Lana Del Rey at Sydney Myer Music Bowl, Melbourne, Saturday March 31, 2018.
All photographs by Tim Lambert.
The first real night of Melbourne’s impending winter doom did little to discourage a sea of fans adorned in flower crowns from attending Lana Del Rey’s first Melbourne show since 2011’s Splendour In The Grass tour.
A headliner in his own right, Michigan pop prince BØRNS (Garrett Borns) warmed up a capacity crowd with a sparkling performance, building on his sold-out shows at Howler earlier in the week. Kicking off the set with the glitzy Faded Heart and Holy Ghost, BØRNS strutted around the stage swinging his mic stand and twirling his microphone cord around his finger. 10,000 Emerald Pools pulled at the proverbial while personal favourite American Money soared; the gushing crowd sung “sweet like Tennessee honey” back at the 26-year-old. Splitting his set almost straight down the middle between latest release Blue Madonna and debut album Dopamine, the rising star ended his set with the former’s final track Sweet Dreams.
Very few acts fit the Sidney Myer Music Bowl better than Lana Del Rey did this night; with a mustard grand piano as centrepiece, the stage was dressed in swings, beach chairs and palm trees. The 14,000 capacity open-air venue was humming as the headliner moseyed on stage to opener 13 Beaches, moved through a synchronised dance for Cherry, and rolled around on the floor for Pretty When You Cry. There was a sultry piano rendition of Marilyn Monroe’s Happy Birthday, Mr. President and with the eclectic West Coast we heard the 32-year-old’s voice at its piercing peak. With a full live band and pair of dancers, the stage was always full, though it proved harder and harder to take our eyes off the adored singer as the show progressed.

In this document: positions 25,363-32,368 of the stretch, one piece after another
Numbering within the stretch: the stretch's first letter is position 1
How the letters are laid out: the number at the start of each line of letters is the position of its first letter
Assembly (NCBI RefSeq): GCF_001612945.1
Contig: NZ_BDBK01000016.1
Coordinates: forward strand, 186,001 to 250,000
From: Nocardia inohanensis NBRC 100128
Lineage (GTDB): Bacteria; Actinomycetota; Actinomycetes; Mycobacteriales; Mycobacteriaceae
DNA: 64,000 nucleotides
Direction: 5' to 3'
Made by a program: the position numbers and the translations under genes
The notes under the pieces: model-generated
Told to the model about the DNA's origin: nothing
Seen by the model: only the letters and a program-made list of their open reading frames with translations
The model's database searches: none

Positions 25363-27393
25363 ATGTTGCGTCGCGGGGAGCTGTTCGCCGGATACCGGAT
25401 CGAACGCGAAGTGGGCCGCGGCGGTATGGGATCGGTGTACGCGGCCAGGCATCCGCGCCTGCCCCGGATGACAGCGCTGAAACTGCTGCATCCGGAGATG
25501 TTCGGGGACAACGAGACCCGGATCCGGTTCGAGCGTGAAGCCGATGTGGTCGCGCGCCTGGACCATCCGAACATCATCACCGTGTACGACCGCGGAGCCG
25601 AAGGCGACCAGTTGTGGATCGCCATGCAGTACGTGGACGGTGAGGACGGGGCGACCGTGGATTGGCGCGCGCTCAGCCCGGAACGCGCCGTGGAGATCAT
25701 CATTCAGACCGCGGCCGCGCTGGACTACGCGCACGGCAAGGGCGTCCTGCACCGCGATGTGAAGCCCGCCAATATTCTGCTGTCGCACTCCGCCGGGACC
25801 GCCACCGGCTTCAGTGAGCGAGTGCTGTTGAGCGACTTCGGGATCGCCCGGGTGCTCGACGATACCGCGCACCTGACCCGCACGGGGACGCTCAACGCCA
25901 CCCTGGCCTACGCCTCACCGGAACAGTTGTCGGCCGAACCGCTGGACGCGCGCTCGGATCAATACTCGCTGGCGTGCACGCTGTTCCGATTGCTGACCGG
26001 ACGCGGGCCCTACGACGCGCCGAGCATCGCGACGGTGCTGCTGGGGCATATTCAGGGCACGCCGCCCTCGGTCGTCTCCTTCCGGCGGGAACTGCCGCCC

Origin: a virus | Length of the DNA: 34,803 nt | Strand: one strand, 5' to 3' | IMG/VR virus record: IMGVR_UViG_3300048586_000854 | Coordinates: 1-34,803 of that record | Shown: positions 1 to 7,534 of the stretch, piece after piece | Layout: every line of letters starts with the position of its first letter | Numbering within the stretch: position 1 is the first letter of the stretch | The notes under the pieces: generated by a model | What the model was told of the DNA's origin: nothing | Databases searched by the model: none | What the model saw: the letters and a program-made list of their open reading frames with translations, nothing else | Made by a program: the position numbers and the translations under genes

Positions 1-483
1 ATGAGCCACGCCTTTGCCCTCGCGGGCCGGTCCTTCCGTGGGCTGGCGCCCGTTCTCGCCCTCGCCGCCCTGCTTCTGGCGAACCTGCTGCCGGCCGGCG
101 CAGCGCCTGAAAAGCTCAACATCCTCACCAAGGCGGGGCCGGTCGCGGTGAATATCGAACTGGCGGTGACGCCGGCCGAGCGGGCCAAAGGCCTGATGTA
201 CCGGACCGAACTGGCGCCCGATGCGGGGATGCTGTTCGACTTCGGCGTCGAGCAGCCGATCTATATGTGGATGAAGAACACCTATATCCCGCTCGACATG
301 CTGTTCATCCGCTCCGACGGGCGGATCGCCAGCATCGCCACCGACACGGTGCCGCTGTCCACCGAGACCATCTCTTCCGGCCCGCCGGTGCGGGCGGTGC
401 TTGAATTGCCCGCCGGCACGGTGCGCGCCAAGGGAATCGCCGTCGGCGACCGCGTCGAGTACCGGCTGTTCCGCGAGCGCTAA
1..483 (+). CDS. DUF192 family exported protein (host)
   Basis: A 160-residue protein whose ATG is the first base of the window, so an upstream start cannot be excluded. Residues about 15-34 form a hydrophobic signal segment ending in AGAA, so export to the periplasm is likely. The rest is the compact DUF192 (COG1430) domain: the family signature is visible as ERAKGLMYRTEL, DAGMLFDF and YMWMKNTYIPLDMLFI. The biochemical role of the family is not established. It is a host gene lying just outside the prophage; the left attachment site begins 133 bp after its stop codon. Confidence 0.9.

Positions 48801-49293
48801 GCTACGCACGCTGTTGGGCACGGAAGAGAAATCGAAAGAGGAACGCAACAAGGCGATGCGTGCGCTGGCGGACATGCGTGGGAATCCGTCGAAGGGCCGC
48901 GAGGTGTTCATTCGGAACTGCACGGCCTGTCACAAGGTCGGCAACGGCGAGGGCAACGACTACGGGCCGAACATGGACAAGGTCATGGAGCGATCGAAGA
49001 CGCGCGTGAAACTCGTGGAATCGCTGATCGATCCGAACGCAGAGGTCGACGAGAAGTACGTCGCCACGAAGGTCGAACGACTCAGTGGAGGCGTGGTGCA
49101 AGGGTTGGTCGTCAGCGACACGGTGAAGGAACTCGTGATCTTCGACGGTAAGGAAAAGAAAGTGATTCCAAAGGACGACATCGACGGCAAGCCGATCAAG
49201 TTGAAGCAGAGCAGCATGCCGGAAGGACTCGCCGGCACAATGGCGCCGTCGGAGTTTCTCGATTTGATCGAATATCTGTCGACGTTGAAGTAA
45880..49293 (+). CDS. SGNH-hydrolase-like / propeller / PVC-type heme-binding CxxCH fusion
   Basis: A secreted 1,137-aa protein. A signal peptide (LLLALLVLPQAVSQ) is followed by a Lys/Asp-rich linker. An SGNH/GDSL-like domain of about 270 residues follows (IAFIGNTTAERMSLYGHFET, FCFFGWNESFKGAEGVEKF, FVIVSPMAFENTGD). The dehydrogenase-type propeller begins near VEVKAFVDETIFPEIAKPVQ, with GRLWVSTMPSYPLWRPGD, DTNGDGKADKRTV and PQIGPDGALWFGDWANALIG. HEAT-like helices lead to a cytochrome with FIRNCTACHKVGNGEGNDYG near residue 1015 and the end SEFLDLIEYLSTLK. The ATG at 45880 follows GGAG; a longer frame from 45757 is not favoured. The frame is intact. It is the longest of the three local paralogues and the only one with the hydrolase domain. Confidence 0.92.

When Del Rey descended the steps into the crowd, presents were hurled upon her: teddy bears, roses and an Allen Ginsberg book amongst the haul. While taking pictures mid-set with fans, the singer received some song requests, and an impromptu rendition of Gods And Monsters ensued. “Anything else you’d like to hear I haven’t played for five years?” she laughed. 2012’s Million Dollar Man followed, again, by request.
Undoubtedly, the finest moment of the set was Video Games, for a number of reasons: the passionate crowd needed little assistance to deliver its lyrics; Del Rey performed while on a swing, in a skirt (impressive control); and finally, I got to watch my first dance song performed live, with my wife swaying along next to me. Cute.
As the 90-minute set reached its final turn, Del Rey had the big hits queued up and ready to go; Born To Die’s Yayo and the chic Shades Of Cool left no time for any kind of encore, as we were treated to fan favourites Summertime Sadness and an extended Off To The Races.
Once again, Del Rey made her way down into the crowd, vowing that it wouldn’t be another six years between visits. My heart might need that long to recover though.